An unprecedented growth of MPLS VPNs started almost immediately following the introduction of DiffServ, since it allowed enterprises to place all their locations on a single platform, giving them the ability prioritize their traffic and make use of common applications used over the public internet—such as video conferencing and email—on a secure network. As a result, MPLS VPNs have become the gold standard for data communications ever since.
Beginning in 2014, two new terms began to make their way into the network management lexicon: software-defined networking (SDN) and software-defined wide area network (SD WAN). The firms offering these services weren’t network operators but rather hardware- and software-based companies selling that combination so enterprises could manage their data communication networks using the public internet instead of MPLS VPNs.
A big part of their argument for migrating to the public internet was that, thanks to investments from both the public and private sectors, internet access was offered almost anywhere globally, with much higher speeds for both consumers and businesses of all sizes. This prompted a number of enterprise MPLS customer to ask:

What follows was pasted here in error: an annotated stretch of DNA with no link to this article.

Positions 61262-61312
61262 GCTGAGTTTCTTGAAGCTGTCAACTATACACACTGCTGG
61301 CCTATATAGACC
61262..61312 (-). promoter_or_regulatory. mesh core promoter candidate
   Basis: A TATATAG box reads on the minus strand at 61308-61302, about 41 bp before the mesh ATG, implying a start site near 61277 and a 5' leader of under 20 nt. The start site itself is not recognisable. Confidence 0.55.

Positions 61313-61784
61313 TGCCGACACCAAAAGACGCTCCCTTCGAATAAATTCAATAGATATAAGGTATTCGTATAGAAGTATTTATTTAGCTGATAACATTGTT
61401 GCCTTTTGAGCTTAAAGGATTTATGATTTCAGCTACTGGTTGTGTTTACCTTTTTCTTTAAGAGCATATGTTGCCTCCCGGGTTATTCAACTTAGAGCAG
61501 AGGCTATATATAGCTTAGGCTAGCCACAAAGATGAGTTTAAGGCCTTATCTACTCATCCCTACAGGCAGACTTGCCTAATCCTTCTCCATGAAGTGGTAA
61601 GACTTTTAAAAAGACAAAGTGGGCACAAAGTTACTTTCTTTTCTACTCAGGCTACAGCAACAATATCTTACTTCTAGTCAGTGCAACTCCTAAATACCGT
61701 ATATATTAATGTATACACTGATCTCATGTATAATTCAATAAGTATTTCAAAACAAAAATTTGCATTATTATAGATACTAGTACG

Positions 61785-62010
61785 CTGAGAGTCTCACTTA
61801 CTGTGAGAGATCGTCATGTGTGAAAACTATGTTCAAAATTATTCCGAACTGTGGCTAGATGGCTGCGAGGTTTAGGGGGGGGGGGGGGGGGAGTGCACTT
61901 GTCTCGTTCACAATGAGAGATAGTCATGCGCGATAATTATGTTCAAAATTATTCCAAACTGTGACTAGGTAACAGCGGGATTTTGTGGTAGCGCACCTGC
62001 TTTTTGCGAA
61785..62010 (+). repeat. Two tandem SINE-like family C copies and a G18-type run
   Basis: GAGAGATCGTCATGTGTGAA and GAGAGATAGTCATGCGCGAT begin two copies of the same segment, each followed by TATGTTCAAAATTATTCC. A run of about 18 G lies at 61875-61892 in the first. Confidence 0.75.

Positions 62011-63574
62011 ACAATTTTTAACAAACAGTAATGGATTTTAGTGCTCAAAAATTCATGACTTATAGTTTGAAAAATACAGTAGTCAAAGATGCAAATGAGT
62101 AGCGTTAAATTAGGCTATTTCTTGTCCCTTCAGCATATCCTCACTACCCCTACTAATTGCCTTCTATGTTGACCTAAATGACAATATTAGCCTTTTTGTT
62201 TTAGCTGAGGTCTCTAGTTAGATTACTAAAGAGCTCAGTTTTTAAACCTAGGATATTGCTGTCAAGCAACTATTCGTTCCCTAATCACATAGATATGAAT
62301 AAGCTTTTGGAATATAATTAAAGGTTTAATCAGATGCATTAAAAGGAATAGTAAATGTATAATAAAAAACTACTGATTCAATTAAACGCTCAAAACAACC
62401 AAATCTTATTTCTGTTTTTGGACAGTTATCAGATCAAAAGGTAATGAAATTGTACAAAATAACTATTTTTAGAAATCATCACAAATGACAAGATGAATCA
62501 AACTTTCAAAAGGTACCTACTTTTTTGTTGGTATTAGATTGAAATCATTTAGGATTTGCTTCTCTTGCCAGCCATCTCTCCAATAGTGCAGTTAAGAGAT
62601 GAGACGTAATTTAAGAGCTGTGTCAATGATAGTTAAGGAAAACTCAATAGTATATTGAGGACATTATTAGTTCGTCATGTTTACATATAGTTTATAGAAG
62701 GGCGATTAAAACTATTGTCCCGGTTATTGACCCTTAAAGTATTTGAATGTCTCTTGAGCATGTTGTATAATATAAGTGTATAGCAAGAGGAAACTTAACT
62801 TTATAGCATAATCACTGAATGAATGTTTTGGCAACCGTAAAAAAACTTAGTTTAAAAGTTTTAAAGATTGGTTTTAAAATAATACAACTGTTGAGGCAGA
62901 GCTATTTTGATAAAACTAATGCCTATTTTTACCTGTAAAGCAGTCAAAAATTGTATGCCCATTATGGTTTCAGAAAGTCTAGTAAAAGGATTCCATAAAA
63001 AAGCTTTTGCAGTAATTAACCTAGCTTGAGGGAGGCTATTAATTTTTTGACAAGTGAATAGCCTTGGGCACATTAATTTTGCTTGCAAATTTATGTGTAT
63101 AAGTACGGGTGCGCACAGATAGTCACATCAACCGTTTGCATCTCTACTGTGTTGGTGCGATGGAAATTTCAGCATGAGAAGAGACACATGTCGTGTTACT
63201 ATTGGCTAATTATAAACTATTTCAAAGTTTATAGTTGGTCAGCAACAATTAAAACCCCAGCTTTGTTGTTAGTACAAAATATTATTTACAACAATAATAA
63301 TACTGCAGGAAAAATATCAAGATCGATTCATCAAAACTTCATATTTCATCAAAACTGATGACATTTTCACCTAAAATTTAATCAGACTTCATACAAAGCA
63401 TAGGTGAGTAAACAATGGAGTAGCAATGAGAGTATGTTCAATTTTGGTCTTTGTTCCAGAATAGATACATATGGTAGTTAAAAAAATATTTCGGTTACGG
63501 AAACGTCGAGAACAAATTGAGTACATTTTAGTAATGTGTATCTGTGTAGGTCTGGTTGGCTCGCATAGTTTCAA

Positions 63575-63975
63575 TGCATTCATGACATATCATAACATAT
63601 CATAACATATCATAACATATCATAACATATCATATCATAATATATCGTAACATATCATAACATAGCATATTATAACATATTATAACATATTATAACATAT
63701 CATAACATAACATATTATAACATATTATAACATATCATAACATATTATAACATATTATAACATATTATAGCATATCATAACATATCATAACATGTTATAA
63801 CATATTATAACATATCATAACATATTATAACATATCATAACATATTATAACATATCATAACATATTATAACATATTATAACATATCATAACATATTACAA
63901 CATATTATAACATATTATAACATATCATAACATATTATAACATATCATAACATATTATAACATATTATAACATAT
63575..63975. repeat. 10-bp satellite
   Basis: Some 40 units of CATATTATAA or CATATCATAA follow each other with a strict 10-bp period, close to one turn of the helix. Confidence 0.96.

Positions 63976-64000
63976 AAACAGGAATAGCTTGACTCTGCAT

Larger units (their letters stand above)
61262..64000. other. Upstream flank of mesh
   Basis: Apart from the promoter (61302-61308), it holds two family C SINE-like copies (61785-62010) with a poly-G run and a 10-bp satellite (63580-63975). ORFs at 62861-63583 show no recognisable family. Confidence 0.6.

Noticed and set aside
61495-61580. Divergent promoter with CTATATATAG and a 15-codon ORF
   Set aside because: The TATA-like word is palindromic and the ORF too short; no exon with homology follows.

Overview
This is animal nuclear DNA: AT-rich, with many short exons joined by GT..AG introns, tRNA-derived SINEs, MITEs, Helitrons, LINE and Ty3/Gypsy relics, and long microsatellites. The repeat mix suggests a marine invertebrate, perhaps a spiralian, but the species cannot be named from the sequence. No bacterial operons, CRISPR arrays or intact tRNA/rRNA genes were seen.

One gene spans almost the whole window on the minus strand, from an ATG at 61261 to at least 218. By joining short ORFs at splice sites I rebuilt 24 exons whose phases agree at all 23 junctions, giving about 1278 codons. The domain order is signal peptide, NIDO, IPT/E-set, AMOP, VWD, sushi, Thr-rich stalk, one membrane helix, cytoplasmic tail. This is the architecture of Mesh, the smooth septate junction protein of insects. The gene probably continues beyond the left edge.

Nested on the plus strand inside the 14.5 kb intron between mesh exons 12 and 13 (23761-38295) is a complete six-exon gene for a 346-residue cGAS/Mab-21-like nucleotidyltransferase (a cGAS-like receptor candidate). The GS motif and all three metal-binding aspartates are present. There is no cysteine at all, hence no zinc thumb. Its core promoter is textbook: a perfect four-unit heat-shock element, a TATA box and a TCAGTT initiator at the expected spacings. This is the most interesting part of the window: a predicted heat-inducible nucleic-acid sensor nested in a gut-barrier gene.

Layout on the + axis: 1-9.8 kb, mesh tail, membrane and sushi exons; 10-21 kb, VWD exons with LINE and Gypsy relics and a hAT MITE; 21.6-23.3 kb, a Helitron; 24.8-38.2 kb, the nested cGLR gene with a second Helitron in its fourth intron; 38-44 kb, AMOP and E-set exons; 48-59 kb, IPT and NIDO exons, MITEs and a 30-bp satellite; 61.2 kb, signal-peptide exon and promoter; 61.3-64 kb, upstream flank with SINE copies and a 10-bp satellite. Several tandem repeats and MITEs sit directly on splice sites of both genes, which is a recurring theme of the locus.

- Does my company still need an MPLS VPN?
- Can’t I protect my data in transit by encrypting it and using established protocols like IPsec or even an SD WAN?
- Isn’t MPLS VPN much more expensive than a consumer-class broadband connection?
Yes, all the statements above are true. But it doesn’t take into account that the public internet is focused strictly on the transport of data packets with no QoS, no uptime guarantees and no ability to increase capacity on an as-needed basis. Plus, it’s vulnerable to distributed denial-of-service (DDoS) attacks. In effect, an enterprise is sending their packets over a best-effort network and hoping their traffic arrives intact at its destination. The design of the internet has worked brilliantly since its inception for the delivery of email and file transfers, but it’s not ideal for dealing with dynamic and mission-critical data applications.
SD WANs rely on point-to-point connections between devices at the customer’s locations and the service provider. Essentially SDWAN is a management tool, and the vendors do not own or manage the connections, they just manage the traffic based on the networks they are able to access.
By the year 2020, up to 75% of the internet will be used to support video applications, thanks to “over-the-top” services.